“The Lizard-Spock Expansion” introduces a multi-episode story arc and Stephanie Barnett (Sara Rue), a new love interest for Leonard and Howard. Howard uses his access to the Mars Rover to pick up Stephanie, but when he crashes it, he calls on his friends for help. Leonard and Stephanie hit it off and start dating, behind Sheldon’s back. Oddly enough, Howard thinks they’re together. The Leonard-Stephanie-Howard threesome produces a lot of laughs. Stephanie also appears in “The White Asparagus Triangulation”, Sheldon tries to help Leonard’s relationship, but only dampens his style, and “The Vartabedian Conundrum”, Leonard realizes Stephanie is living with him.As for the rest of the season, there are many more fun episodes, such as “The Cooper-Nowitzki Theorem”, Sheldon gets a girlfriend (sort of) and no one understands what is happening, “The Bath Item Gift Hypothesis”, Penny dates Dr. David Underhill (Michael Trucco), Leonard’s better looking counterpart, “The Friendship Algorithm”, Sheldon befriends someone at work to everyone’s amazement, “The Maternal Capacitance”, Leonard’s mother visits and her personality is identical to Sheldon, ” The Terminator Decoupling”, the guys run into Summer Glau (Firefly, Serenity, Terminator: The Sarah Connor Chronicles) on a train, and “The Hofstadter Isotope”, Penny goes with the guys to the comic book store and exchanges phone numbers with someone, and it eats away at Leonard.Overall, The Big Bang Theory’s second season continues to be very strong. The cast has a great dynamic together. The leading males’ geeky views of life provide neurotic and hilarious situations. Cuoco is a good balance to them, and also provides her own silliness. However, Parsons repeatedly steals the spotlight with physical comedy and excellent delivery of dialogue. He manages to turn many common situations, as he interacts with the other cast members, into a riot. The show’s writing is also topnotch. It provides witty dialogue that leaves you laughing. The plotlines can be simplistic, but they work and never fail to draw in your attention. In the end, The Big Bang Theory is a major success with its second season.

At the end of season 2, Leonard, Sheldon, Raj and Howard were leaving for a three month expedition to the North Pole to test one of Sheldon’s theories. Leonard was sad to be leaving Penny behind, though they weren’t dating and surprisingly, Penny was upset to be away from Leonard too. As this season opens the group has just gotten back from the far north and when Leonard knocks on Penny’s door to inform her of their return she leaps into his arms and kisses him passionately.  Turns out Penny really missed Leonard, and they go into her apartment and close the door.
The Big Bang Theory continues to remain one of the funniest sitcoms on network television today. eason 3 showed us exactly why this is the case bringing us some of the funniest BBT episodes yet to date. This show is at its very best when its five main characters, rather than being shoehorned into conventional sitcom devices like hook-ups and infighting, are simply allowed to be their smart, socially awkward, idiosyncratic selves. And for the most part, they were.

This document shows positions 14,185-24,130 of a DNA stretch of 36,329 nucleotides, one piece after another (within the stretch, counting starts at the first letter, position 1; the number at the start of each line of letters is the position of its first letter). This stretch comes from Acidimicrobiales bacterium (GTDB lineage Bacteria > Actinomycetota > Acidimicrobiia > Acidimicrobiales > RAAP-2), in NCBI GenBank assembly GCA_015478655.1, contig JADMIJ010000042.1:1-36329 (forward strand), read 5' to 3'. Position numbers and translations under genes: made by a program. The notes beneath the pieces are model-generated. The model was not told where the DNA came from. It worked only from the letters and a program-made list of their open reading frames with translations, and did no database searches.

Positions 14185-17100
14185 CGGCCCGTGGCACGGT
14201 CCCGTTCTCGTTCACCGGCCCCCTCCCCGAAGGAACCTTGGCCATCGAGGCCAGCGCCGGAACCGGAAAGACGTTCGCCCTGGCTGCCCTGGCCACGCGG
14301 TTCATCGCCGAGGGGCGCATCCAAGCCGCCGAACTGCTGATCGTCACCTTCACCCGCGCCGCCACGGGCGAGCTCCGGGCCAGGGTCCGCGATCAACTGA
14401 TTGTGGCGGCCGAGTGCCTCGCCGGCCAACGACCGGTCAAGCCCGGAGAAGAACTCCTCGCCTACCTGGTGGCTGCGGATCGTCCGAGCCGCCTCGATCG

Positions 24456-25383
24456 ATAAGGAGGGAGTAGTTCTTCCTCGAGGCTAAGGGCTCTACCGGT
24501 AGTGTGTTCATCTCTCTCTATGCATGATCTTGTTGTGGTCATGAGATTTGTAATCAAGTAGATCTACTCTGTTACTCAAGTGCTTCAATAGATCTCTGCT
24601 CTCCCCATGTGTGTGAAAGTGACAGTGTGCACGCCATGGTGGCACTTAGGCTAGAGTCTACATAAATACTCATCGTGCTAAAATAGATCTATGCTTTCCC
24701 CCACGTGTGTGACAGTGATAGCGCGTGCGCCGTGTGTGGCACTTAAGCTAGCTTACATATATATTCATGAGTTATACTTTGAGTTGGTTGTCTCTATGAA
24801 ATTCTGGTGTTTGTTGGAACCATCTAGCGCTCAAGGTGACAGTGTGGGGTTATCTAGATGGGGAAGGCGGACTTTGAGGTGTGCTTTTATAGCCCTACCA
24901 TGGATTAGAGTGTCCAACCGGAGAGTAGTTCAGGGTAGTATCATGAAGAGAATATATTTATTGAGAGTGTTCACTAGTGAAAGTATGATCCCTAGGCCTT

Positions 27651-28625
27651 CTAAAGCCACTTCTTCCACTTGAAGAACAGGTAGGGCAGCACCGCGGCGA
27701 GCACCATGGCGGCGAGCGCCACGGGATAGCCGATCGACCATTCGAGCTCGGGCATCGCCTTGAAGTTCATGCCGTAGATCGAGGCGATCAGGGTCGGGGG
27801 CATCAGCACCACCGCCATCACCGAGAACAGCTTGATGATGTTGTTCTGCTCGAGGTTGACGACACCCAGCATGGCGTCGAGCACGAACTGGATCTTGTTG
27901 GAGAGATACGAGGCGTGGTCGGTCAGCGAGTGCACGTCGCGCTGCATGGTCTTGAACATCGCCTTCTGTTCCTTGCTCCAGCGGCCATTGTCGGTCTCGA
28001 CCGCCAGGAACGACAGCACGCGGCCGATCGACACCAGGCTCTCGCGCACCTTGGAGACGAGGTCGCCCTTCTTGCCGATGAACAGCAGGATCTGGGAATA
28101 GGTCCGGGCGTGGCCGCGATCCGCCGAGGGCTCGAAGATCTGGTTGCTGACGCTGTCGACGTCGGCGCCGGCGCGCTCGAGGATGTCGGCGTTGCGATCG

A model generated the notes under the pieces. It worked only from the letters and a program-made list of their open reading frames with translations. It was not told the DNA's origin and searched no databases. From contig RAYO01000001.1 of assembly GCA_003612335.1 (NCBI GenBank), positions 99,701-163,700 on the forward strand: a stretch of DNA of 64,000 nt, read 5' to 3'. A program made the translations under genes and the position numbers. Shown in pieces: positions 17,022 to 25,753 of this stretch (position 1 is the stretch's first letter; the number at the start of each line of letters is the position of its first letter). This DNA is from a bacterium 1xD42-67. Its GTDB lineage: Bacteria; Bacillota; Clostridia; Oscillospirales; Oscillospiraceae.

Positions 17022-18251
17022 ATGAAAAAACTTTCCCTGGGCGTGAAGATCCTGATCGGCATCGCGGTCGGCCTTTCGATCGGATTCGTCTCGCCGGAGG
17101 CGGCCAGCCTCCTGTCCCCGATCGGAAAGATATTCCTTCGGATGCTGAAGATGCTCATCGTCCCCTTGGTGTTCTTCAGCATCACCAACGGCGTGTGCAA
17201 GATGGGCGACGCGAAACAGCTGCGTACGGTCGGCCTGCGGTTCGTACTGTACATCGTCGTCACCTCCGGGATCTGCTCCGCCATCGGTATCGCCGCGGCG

One of the pleasures of this show is that you can throw together practically any two characters and have a unique, unpredictable and funny dynamic. Forget Leonard and Penny — perhaps the best odd-couple pairing we got all season was Sheldon and Penny, who despite all odds, have figured out that they enjoy each other’s company. Something about his smug childishness gels perfectly with her unsinkable good humor and ability to deliver a zinging comeback. “The Adhesive Duck Deficiency” showcased Sheldon and Penny’s unique chemistry to great effect on multiple levels — not only did Sheldon have to tolerate hours alone with Penny, but he was forced to adopt the role of caretaker while the other guys were off getting stoned in the desert. The episode culminated in a newfound trust between the two, who by the end of the season grew to think of each other as friends.

Speaking of Sheldon, he continues to be an amazing comic force. Jim Parsons shone this season, and the writers wisely showcased him at every possible opportunity. It’s hard to imagine this actor ever playing any other role. We followed Sheldon from the North Pole to his home state of Texas (where Laurie Metcalf did a very funny turn as his uber-conservative mother), learned the back story of his friendship with Leonard, and best of all, saw him face off against his sixth most hated rival, Wil Wheaton. Wheaton’s guest appearance in “The Creepy Candy Coating Corollary” was so well received that the show brought him back a second time, in “The Wheaton Recurrence.” Sometimes you can tell when actors are really enjoying themselves onscreen and this always seemed to be the case when Wheaton showed up, so hopefully he’ll continue to play himself on a semi-regular basis. Season 3 also introudced us in the finale to  Amy Farrah Fowler, (played by Mayim Bialik) who would become a regular in season 4.